Boston’s approach is one that he describes as “holistic,” or taking into account cultural attitudes and esteem issues. He recalled that once, as a financial advisor, a client of his with children to support had come into a sum of insurance money after her husband died. He urged her to invest it soundly, which she did for a time, but then began to convert the investments back into cash. “It wasn’t until she cashed in her last investment that I realized what was going on—the money made her uncomfortable,” Boston explained in the interview with Success. “Before her husband’s passing, she was
Born c. 1955, in Wilmington, DE. Education: Lincoln University, B.A.
Career: Co-founder of a housing counseling service in Wilmington, DE; IDS\American Express Financial Services, Toledo, OH, financial advisor, c. early 1980s; Polaros Communications, Detroit, MI, president; Boston Media, Detroit, president; Calvert New AfricaMutual Fund, director; Corporate Detroit magazine, Detroit, co-owner until 1995; The Color of Money (syndicated television program), host 1991-.
Addresses: Office—Boston Media, Inc., 3011 W. Grand Blvd., Detroit MI 48202–3016.
used to living from paycheck to paycheck …. At that moment, I knew I had a new mission: to help my clients understand and correct their attitudes toward wealth.”
In 1996, Boston wrote his first book, Smart Money Moves for African-Americans, published by Putnam. In it, he sets forth many of the ideas and strategies from The Color of Money episodes, but in far greater detail. Early chapters discuss the economic history of African Americans, and how the past has shaped present attitudes. Before the omnibus U.S. civil rights legislation in 1964, for instance, equal employment and pay opportunities were not the law of the land, and as a result, blacks often earned far less money than their white co-workers; furthermore, they rarely attained a job level that offered solid retirement benefit plans.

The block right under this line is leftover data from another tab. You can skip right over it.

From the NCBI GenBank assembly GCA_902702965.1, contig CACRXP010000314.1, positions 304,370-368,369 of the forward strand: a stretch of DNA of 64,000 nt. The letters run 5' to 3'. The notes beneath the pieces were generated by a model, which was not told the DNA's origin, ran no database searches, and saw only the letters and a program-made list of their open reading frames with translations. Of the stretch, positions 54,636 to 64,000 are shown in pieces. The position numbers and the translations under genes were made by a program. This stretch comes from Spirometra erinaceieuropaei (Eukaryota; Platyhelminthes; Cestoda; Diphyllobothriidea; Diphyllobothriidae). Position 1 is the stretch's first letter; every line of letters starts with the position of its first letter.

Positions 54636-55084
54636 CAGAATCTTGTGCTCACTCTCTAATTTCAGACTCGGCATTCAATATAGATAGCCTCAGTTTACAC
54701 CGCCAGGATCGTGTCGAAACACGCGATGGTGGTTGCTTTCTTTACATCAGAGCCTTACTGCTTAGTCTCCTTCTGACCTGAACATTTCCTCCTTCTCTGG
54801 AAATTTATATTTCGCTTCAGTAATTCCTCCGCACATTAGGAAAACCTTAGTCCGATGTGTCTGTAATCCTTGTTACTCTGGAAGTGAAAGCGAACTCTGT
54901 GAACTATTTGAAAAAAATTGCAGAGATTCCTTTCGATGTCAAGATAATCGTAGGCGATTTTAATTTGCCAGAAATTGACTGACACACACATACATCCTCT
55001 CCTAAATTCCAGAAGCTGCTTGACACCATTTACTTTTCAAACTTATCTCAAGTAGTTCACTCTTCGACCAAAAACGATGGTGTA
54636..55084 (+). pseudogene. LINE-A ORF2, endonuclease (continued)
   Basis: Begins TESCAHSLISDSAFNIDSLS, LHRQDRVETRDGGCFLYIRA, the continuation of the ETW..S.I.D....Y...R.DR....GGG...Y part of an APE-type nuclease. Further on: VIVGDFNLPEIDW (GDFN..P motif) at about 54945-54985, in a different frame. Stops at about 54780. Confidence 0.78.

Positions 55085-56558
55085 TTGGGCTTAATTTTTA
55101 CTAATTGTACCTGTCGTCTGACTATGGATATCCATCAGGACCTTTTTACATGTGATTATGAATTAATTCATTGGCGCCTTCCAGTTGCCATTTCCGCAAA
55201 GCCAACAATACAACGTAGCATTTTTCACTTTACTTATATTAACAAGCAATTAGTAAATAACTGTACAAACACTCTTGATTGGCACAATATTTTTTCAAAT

Boston also points out the great disparities in present-day saving and investing statistics between black and white Americans: the average net worth among African Americans is 11,000, while for whites, it is 51,000; interest income averages also vary dramatically: 872 versus 7,308 annually. “Businesses finally respect African American purchasing power, but not our economic clout.” Boston told Detroit Free Press reporter Rachel Konrad. “We have little net worth in banks, mutual funds, real estate and businesses. As America’s No. 1 minority, we have the opportunity to put our financial house in order.”